Early Siberian Maternal Lineages in the Tubalar of Northeastern Altai Inferred from High-Resolution Mitochondrial DNA Analysis
At the hight of the last glaciation (~18 kya) Siberians were confined to the southern strongholds, which were areas of continuous occupation, and where immediate ancestors of the Uralic, Kettic and Altaian language groups differentiated. To better understand the evolutionary relationships between the earlier and contemporary Siberians, we focused on the northern Altaic prehistory preserved in the mtDNA diversity of the Tubalar, until recently representing a typical hunting-gathering population. The present study includes 139 Tubalar. All mtDNAs were subjected to high-resolution SNP analysis, followed by complete sequencing of selected mtDNA samples. We showed that the core of the Tubalar genetic makeup proved to be a mixture of west (H8, U4b, U5a1, and X2e) and east Eurasian (A and B1) haplogroups derived from macrohaplogroup N, and Siberian derivatives of the macrohaplogroup M identifiable by subhaplogroup-specific mutations. For example, among the 36 Tubalar mtDNA samples that belong to haplogroup D, 10 (28%) harbored diagnostic markers of the subhaplogroup D3a2a shared with the Chukchi and Eskimos. This finding verified at the complete sequence level we attributed to ancient link between early Siberians, who underwent pronounced differentiation in the Altai-Sayan region, and some of the Eskimo tribes. A comparison of the mtDNA data generated through the course of this study with published complete sequences has contributed essentially to parsimonious phylogenetic structure of mtDNA evolution in west Siberia. Specifically, northeastern Altai appears to be a good candidate for the ancestral homeland of the haplogroup U4b, which is apparently ancient European. For some haplogroups, such as X2e, the relatively recent arrival to the Altai region is more likely.Sex-specific gene flow between Pygmy and non-Pygmy populations
Cultural traditions and preferences may drive sex-specific gene flow among human populations. We have examined sex-specific gene flow between Mbuti Pygmies, a hunter-gather population, and surrounding agriculturist groups, the Alur, Hema, and Nande, which all reside in Central Africa. We used 18 lineage-defining Y chromosome SNPs and HVS1 mitochondrial DNA sequence information to examine patterns of gene flow among these groups. Mbuti Pygmy males have more diverse Y chromosome lineages (Mbuti Pygmy [n = 28]: = 0.229; Alur [n = 10]: 0.193; Hema [n = 18]: 0.178; Nande [n = 15]: 0.090) and slightly less mtDNA diversity than neighboring groups (0.020, 0.023, 0.025, 0.022 in Mbuti Pygmy, Alur, Hema, and Nande groups, respectively). The majority of Mbuti Pygmy males have a Y haplotype characteristic of Mbuti Pygmies (B2b); however, more than 30% of Pygmy males exhibit Y haplotypes associated with Bantu-speaking agricultural populations (E3a lineage). Conversely, no agriculturist males exhibit Y haplogroups associated with Mbuti Pygmy populations but instead have derived Y haplogroups characteristic of Bantu agriculturalists (E2, E3a). Pairwise FST was calculated among all populations using Y haplogroup frequency and HVS1 mtDNA sequence data. YDNA and mtDNA FST values between Mbuti Pygmy and non-Pygmy groups (Alur, Hema, and Nande) were 0.278, 0.355, and 0.217 (for YDNA) and 0.088, 0.239 and 0.217 (for mtDNA), respectively. A Mantel test between pairwise FST matrices showed no significant correlation ((r = 0.27; p 0.35), which indicates that patterns of genetic differentiation differ between Y chromosome SNPs and mtDNA sequence patterns. These results also suggest no emigration of Mbuti Pygmy Y chromosomes into surrounding groups but immigration of non-Mbuti Pygmy Y chromosomes into the Mbuti Pygmy population.Population Structure in Mongolia from a Mitochondrial DNA Perspective.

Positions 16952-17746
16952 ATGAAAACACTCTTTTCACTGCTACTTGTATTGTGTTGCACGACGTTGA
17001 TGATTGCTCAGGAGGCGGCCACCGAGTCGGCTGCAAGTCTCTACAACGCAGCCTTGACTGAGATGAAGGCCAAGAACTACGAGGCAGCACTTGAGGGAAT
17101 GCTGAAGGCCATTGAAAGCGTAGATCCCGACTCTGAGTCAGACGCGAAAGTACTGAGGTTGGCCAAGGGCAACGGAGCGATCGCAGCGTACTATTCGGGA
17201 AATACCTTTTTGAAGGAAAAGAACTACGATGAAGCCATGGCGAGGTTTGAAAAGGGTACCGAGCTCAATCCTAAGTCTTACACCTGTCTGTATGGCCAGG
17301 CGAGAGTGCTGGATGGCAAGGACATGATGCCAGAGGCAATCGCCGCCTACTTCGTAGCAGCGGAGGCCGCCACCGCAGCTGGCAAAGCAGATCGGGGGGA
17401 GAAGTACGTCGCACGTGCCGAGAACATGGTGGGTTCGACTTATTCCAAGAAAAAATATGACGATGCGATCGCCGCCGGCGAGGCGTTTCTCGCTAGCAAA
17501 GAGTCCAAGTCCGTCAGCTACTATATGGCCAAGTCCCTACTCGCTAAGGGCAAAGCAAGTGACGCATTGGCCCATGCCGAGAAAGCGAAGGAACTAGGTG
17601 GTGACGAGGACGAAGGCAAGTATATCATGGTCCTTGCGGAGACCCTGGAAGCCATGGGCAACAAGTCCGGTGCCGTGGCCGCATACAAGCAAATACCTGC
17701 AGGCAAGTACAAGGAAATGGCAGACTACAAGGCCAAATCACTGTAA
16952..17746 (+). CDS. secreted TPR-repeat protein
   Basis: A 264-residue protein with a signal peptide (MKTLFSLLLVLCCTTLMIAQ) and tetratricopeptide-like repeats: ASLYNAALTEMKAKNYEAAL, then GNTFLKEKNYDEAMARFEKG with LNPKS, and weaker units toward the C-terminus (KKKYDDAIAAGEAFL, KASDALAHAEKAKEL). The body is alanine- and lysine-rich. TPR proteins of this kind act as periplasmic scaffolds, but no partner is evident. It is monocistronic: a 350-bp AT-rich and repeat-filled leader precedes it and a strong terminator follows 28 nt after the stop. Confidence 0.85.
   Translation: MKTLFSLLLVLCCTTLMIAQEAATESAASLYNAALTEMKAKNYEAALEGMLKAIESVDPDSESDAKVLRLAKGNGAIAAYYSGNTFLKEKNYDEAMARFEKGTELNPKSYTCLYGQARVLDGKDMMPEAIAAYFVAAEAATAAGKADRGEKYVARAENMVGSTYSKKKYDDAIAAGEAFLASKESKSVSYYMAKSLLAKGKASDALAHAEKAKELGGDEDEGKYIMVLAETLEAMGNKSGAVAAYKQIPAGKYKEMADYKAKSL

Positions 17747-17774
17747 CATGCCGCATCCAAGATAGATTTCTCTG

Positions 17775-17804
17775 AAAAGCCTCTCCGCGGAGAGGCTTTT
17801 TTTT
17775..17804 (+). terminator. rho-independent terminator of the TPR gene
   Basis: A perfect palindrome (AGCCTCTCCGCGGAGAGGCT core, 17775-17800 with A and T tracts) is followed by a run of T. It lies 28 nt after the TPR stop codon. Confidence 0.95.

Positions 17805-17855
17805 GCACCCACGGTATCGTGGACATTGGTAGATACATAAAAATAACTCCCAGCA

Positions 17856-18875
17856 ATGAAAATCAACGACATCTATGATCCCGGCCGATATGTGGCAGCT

Mongolia has experienced a complex series of demographic movements over the past 10-20 millennia that have shaped the patterns of its modern human genetic variation. However, modern populations in Mongolia have not been extensively studied for DNA diversity, nor has the genetic contribution of Mongolians to the gene pools of contemporary populations in Southeast Asia and Oceania been fully resolved. Archaeological evidence from as early as the late Neolithic suggests the presence of both West and East Eurasian cultures in this region. Later demographic movements involving the emergence of the Mongolian and later Manchu Empires have further convoluted Mongolias population structure. To clarify the complex population history of Mongolia, we analyzed variation in the mtDNAs of 190 individuals from several Mongolian ethnic groups, including the Uriankhai, Zakhchin, Derbet, Khoton and Khalkha. We screened all samples for phylogenetically informative coding region SNPs and sequenced HVSI to assess control region variation in them. Our data suggest that the mtDNA diversity present in our population is consistent with the general pattern of variation observed in East Asia, with the most frequent haplogroups being C, D and G. Haplogroup variation in Mongolian ethnic groups reveals considerable maternal diversity with a predominance of basal M types. Interestingly, the Mongolians also possessed West Eurasian haplogroups, such as H, J and K, which are not commonly observed in East Asia, even at low frequencies. The main ethnic group in Mongolia, the Khalkha, was highly variable with respect to mtDNA haplotypes in comparison with the other ethnic groups, and clearly distinct from the Khoton and Zakhchin, as evidenced by distance measures. Overall, these data provide insights into the origins and affinities of these populations, their relationships with East Asian groups and neighboring Turkic speaking groups, including indigenous Altaians, and their possible role in the peopling of the Americas.